Word Origins

Published July 22, 2003

Reading time: 3 minutes.

(Source: WinBeta

In George Washington’s days, there were no cameras. One’s image was either sculpted
or painted. Some paintings of George Washington showed him standing behind a
desk with one arm behind his back while others showed both legs and both arms.
Prices charged by painters were not based on how many people were to be painted,
but by how many limbs were to be painted. Arms and legs are “limbs” therefore
painting them would cost the buyer more. Hence the expression “Okay, but
it’ll cost you an arm and a leg.”

As incredible as it sounds, men and women took baths only twice a year! (May
and October).Women kept their hair covered, while men shaved! their heads(because
of lice and bugs) and wore wigs. Wealthy men could afford good wigs made from
wool. The wigs couldn’t be washed so to clean them, they could carve out a
loaf of bread, put the wig in the shell and bake it for 30 minutes. The heat
would make the wig big and fluffy, hence the term “big wig.” Today
we often use the term “here comes the Big Wig” because someone appears
to be or is powerful and wealthy.

In the late 1700s many houses consisted of a large room with only one chair.
Commonly, a long wide board was folded down from the wall and used for dining.
The “head of the household” always sat in the chair while everyone
else ate sitting on the floor. Once in a while an invited guest would be offered
to sit in this chair during a meal (who was almost always a man). To sit in
the chair meant you were important and in charge. Sitting in the chair, one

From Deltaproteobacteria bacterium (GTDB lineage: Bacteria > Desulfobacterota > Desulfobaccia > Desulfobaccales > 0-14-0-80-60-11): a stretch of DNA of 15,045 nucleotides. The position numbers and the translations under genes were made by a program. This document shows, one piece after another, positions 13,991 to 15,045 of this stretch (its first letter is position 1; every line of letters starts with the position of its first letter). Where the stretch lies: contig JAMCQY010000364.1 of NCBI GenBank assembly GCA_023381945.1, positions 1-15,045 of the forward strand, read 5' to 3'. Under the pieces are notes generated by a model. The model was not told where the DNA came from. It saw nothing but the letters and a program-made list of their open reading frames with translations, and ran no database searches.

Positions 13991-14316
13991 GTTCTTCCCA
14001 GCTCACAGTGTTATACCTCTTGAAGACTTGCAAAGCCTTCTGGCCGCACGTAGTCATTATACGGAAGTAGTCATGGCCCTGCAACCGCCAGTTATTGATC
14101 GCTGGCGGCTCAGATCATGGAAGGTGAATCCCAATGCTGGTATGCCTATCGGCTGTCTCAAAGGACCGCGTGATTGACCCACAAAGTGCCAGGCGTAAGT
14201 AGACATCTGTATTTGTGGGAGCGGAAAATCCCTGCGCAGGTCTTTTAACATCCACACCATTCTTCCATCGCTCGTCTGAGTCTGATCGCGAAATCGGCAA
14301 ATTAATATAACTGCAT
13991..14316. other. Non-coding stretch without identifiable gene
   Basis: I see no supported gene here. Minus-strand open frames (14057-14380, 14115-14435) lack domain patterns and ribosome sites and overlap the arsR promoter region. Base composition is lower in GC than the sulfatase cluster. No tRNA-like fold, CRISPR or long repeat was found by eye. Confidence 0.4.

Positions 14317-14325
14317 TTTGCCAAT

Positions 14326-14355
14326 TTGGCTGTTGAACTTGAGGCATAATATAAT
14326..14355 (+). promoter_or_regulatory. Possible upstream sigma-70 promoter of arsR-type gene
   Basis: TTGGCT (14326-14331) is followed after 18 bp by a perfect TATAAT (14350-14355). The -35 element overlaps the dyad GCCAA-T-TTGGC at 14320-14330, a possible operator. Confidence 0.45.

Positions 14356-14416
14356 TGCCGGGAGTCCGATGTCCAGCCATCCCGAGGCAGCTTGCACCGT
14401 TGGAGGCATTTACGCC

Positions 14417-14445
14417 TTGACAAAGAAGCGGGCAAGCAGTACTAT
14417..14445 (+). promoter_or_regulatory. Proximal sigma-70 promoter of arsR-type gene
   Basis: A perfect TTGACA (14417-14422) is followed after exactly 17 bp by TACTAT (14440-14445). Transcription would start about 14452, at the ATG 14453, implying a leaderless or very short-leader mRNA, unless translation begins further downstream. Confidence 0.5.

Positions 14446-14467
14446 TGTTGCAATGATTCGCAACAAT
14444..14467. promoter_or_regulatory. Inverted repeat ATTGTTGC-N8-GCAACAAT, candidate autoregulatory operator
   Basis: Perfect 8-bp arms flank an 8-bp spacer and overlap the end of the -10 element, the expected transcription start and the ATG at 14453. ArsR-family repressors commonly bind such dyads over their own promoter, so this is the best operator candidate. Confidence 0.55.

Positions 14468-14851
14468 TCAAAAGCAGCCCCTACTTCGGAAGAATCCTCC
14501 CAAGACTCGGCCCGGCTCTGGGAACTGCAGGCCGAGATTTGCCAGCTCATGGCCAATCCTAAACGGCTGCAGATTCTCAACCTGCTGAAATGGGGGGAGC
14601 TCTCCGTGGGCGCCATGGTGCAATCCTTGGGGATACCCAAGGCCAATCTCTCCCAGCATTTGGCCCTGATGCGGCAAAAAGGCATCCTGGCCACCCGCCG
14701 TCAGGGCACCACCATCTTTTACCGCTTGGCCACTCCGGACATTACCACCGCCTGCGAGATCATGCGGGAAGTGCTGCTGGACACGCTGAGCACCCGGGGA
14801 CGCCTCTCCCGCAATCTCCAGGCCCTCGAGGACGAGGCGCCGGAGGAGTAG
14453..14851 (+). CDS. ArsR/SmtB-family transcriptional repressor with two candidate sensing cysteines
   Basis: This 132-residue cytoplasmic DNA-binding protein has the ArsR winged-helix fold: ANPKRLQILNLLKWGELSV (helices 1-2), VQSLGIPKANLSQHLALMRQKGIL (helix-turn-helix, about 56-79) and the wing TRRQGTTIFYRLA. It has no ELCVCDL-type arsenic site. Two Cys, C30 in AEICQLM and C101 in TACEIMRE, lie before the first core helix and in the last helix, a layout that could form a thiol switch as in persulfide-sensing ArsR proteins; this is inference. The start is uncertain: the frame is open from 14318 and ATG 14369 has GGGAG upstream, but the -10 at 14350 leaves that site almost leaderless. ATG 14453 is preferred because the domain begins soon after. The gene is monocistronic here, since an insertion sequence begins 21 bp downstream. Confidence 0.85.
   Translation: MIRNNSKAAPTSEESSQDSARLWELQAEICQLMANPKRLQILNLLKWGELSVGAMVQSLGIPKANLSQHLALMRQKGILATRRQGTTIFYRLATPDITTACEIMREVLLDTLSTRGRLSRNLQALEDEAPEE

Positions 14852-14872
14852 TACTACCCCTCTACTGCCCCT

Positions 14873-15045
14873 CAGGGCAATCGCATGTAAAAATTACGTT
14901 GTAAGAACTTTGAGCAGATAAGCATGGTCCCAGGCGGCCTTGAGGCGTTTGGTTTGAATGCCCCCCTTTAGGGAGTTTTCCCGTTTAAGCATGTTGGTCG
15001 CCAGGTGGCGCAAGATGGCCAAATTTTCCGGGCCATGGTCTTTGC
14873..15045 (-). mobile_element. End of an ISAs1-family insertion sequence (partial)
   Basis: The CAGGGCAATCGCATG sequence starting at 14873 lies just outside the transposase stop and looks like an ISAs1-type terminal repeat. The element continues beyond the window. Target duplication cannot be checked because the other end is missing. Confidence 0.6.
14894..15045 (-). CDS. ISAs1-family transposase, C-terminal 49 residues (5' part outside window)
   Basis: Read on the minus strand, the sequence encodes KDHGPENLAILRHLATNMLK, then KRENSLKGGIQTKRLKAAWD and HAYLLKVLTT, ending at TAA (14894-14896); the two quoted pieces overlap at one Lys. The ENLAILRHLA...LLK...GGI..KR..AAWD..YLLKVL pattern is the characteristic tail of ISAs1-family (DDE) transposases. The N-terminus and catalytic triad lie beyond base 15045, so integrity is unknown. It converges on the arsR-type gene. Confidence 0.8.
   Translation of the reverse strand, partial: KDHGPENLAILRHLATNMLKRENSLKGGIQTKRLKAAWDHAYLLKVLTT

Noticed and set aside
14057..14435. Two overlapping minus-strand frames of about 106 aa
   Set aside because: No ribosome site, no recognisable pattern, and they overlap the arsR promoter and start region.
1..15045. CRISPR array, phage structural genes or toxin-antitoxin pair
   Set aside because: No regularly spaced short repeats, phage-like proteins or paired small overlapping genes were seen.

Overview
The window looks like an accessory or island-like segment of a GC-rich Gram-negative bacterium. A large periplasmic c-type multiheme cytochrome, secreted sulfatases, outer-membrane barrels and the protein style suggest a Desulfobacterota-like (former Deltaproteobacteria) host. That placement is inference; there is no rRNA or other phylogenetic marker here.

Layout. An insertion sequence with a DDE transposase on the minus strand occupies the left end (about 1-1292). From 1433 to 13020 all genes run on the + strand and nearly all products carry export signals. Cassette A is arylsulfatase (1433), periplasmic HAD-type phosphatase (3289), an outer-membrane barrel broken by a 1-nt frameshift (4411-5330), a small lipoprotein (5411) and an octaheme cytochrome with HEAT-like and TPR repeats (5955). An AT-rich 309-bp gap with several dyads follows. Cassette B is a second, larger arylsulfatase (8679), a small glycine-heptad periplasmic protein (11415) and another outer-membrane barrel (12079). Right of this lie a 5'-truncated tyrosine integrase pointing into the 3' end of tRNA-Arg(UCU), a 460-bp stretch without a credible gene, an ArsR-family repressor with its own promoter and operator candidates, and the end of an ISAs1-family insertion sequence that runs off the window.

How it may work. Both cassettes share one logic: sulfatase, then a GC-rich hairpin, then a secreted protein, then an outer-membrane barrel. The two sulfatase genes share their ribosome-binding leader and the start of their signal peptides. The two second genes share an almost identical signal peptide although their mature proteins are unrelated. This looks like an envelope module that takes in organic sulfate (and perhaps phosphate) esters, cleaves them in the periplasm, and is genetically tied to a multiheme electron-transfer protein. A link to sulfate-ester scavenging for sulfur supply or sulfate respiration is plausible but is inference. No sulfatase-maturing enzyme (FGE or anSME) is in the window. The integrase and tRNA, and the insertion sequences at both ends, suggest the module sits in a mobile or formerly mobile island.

was called the “chair man.” Today in business we use the expression/title “Chairman..or
Chairman of the Board.”

Needless to say, personal hygiene left much room for improvement. As a result,
many women and men had developed acne scars by adulthood. The women would spread
bee’s wax over their facial skin to smooth out their complexions. When they
were speaking to each other, if a woman began to stare at another woman’s face
she was told “mind your own bee’s wax.” Should the woman smile, the
wax would crack, hence the term “crack a smile.” Also, when they
sat too close to the fire, the wax would melt and therefore the expression “losing
face.”

Ladies wore corsets which would lace up in the front. A tightly tied lace
was worn by a proper and dignified lady as in “straight laced.”

Common entertainment included playing cards. However, there was a tax levied
when purchasing playing cards but only applicable to the “ace of spades.” To
avoid paying the tax, people would purchase 51 cards instead. Yet, since most
games require 52 cards, these people were thought to be stupid or dumb because
they weren’t “playing with a full deck.”

Early politicians required feedback from the public to determine what was
considered important to the people. Since there were no telephones, TV’s or
radios, the politicians sent their assistants to local taverns, pubs and bars
who were told to “go sip some ale” and listen to people’s conversations
and political concerns. Many assistants were dispatched at different times. “You
go sip here” and “You go sip there.” The two words “go
sip” were eventually combined when referring to the local opinion and
thus, we have the term “gossip.”

At local taverns, pubs and bars, people drank from pint and quart sized containers.
A bar maid’s job was to keep an eye on the customers and keep the drinks coming.
She had to pay close attention and remember who was drinking in “pints” and
who was drinking in “quarts.” Hence the term “minding your “‘P’s
and Q’s.”


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